Thursday, October 24 Roger Penrose (Oxford University and Penn State) 3:00 p.m. Impossible Crystals
Thursday, October 31 Mark Sapir (Vanderbilt University) 3:00 p.m. Some connections between combinatorics, group theory, topology and computer science ABSTRACT: We consider a connection between tilings of polygons with rubber tiles, isoperimetric functions of topological spaces, computational complexity of groups, and computational complexity of real numbers.
Thursday, November 7 Mikhail Shubin (Northeastern University) 2:30 p.m. The Nash Equilibrium ABSTRACT: In 1949-50 John Nash established his famous result about the existence of an equilibrium for any non-cooperative game. This result eventually brought a Nobel prize in economics to Nash in 1994. It became very influential due to a great success of the model which Nash proposed. Nash originally published his result in Proceedings of the National Academy of Sciences (USA), v. 36 (1950), 48-49. This remarkable 1.5 page paper contains a complete proof of his equilibrium theorem. The proof is quite elegant. It is based on a Kakutani fixed point theorem for multi-valued maps. I will explain the proof of the Nash theorem together with all necessary definitions and prerequisites. I will also discuss some related topics and applications.
Thursday, November 14 Joel Anderson (Penn State) 3:00 p.m. Iterated exponentials ABSTRACT: Fix a > 0 and consider the sequence {a, aa, aaa, …}, which I call the sequence of iterated exponentials. A natural problem is to try to determine the values of a for which this sequence converges. This question has a remarkable history. It was first considered (and solved) by Euler in the eighteenth century. Since then at least 5 other authors, (4 of whom were unaware of other work on the problem) have published solutions. The problem is also remarkable for its unexpected answer and the different threads that interweave in the deveopment of its solution. I will present a solution of the problem along with some historical notes. The arguments used will be elementary in the sense that they only require a knowledge of freshman calculus.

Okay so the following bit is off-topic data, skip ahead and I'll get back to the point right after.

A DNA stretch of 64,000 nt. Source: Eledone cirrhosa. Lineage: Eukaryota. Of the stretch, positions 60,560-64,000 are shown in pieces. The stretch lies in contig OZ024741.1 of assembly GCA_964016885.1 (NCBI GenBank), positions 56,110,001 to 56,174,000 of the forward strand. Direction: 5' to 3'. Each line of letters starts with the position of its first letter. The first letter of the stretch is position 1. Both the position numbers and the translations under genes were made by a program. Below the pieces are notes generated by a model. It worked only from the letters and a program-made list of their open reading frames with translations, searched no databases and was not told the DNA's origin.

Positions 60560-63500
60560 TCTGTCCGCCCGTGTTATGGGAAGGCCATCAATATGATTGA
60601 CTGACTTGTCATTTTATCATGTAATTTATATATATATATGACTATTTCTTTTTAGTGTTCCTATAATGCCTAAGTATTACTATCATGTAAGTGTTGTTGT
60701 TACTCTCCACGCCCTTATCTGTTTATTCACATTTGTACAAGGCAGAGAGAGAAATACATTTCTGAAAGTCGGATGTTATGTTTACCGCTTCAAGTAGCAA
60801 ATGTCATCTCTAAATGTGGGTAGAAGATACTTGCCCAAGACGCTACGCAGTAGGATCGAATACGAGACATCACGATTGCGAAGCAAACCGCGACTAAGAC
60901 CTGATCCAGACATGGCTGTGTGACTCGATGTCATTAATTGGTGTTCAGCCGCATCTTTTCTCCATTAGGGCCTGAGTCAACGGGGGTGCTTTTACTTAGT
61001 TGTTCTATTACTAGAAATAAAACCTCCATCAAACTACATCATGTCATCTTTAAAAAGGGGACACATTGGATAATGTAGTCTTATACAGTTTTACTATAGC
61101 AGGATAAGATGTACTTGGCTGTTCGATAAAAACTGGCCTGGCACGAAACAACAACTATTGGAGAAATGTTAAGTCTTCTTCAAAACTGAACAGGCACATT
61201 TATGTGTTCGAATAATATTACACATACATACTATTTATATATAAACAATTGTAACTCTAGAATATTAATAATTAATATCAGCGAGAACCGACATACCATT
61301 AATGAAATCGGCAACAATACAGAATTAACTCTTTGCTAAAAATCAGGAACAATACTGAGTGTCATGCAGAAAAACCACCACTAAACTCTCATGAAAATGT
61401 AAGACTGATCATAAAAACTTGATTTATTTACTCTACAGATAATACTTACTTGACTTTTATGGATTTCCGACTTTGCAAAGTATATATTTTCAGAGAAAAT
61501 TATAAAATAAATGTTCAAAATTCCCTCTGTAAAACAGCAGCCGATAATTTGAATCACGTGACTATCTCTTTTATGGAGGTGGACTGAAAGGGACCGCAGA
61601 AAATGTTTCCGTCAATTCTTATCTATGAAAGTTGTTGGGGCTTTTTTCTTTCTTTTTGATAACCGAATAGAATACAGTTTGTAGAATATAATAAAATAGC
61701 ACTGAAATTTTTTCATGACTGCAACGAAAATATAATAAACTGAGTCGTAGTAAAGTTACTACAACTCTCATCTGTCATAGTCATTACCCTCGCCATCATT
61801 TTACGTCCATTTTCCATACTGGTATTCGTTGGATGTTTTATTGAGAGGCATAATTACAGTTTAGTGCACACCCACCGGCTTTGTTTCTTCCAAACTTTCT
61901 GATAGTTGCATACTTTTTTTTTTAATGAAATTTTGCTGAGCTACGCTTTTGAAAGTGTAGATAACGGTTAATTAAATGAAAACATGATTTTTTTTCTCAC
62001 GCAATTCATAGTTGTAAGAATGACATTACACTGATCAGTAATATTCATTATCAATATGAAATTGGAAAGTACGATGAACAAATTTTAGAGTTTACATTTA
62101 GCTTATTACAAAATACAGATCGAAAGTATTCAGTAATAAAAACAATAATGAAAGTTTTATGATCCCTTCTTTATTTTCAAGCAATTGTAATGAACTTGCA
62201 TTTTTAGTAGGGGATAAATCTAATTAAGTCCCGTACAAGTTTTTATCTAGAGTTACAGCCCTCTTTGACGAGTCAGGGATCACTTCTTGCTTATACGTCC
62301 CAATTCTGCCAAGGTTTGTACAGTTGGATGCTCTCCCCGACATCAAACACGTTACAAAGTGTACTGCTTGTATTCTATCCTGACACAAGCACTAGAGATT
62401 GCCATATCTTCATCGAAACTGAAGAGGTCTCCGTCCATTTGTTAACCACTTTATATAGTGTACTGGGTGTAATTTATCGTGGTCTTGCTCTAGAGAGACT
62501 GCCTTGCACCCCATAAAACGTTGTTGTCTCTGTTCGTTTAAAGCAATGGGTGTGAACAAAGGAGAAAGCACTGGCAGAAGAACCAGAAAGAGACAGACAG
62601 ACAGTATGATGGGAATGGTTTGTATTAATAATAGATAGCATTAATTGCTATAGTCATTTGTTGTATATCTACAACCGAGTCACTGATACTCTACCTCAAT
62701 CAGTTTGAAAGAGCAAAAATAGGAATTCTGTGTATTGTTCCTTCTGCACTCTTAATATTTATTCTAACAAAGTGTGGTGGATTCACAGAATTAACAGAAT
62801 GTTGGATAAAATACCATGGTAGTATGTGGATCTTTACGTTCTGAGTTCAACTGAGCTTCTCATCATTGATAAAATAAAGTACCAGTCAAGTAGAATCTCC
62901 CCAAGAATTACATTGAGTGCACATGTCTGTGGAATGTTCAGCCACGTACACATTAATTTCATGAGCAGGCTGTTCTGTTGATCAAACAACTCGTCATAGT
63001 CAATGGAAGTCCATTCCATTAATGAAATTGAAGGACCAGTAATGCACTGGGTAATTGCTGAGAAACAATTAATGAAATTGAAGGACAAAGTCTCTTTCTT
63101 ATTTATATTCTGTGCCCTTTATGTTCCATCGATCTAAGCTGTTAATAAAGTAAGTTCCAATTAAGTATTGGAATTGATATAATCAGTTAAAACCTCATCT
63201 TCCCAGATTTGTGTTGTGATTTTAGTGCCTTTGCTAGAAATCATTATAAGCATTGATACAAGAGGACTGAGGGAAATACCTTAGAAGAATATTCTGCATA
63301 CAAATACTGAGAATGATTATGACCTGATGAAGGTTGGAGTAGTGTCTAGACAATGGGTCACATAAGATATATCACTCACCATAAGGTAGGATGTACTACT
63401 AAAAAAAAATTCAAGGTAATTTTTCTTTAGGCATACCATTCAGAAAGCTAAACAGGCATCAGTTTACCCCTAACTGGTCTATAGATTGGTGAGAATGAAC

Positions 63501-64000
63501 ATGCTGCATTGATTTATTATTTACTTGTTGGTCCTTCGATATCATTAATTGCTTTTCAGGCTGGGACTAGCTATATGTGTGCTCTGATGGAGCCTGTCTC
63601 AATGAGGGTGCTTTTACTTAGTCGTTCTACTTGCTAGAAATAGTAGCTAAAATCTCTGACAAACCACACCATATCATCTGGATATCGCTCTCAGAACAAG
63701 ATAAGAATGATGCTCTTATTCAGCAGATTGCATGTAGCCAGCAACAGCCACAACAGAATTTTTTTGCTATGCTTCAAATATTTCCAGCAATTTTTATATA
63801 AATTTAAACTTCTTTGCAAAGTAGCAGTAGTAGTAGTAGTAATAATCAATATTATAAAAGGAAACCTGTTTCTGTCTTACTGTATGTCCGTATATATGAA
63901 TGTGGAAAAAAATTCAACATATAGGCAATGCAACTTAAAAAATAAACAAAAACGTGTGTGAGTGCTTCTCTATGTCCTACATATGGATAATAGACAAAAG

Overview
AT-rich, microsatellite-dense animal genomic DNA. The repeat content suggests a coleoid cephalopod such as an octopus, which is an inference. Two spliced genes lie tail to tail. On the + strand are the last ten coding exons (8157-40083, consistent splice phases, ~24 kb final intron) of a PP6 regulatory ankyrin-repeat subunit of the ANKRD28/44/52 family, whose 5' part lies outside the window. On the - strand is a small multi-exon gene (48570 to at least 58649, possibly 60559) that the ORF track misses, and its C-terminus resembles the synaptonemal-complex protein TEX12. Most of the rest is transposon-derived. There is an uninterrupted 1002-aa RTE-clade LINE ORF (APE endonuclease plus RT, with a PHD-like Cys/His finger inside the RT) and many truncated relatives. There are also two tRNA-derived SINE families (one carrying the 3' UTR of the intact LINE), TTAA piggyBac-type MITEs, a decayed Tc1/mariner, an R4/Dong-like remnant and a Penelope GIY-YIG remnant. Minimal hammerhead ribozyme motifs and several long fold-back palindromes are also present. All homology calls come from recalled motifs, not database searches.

Thursday, November 21 Mira Bernstein (Wellesley) 3:00 p.m. Enumerative Geometry ABSTRACT: A typical problem in enumerative geometry asks for the number of geometric objects of a certain type that satisfy a given set of conditions. For example: * Easy: given 4 general points in the plane, how many parabolas go through all of them? (Answer: exercise.) * Medium: how many lines lie on a general cubic surface? (Famous answer: 27) * Hard: how many plane quartic curves (i.e. curves defined by a 4th degree equation in two variables) are tangent to 14 general lines in the plane? (Answer: 23,011,191,144. Computed by Zeuthen in 1873, proved by Vakil in 1998!) The history of enumerative geometry is a bit like the history of Fermat's Last Theorem. The questions have a similar sort of appeal: they are concise and easy to state—many mathematicians are drawn by this clear-cut challenge. Also, as with Fermat, the answers themselves are not so important: what really matters is the deep and beautiful mathematics that has been developed in the process. There are also mysteries in this story, more acute, in some ways, than that of Fermat. For while we do not know if Fermat's proof was correct, we do know that Zeuthen, e.g., got most of his numbers right—yet in many cases (including the one given above), we do not know exactly how he did it! In the 19th century, geometers developed a powerful calculus for solving enumerative problems. Their method had no rigorous theoretical foundation, but despite some flagrant errors, bitter arguments, and unexplained leaps of intuition, it worked remarkably well. Justifying their results was the subject of Problem #15 on Hilbert's famous list. In the 20th century, enumerative geometry has been reconceptualized and made rigorous in terms of intersection theory on parameter spaces. In the first half of my talk, I will explain roughly what this means, using some classical 19th century examples. The second half of the talk will be devoted to a key issue in the study of parameter spaces: compactification. Again, to keep things simple, I will focus on a 19th century construction: the space of complete conics. However, the problems that motivate this construction are much the same as those facing algebraic geometers today. In fact, the space of complete conics turns out to be a special case of the Kontsevich moduli space of stable maps—an extremely important object of study in recent years, about which I might say a few words at the end, if time allows.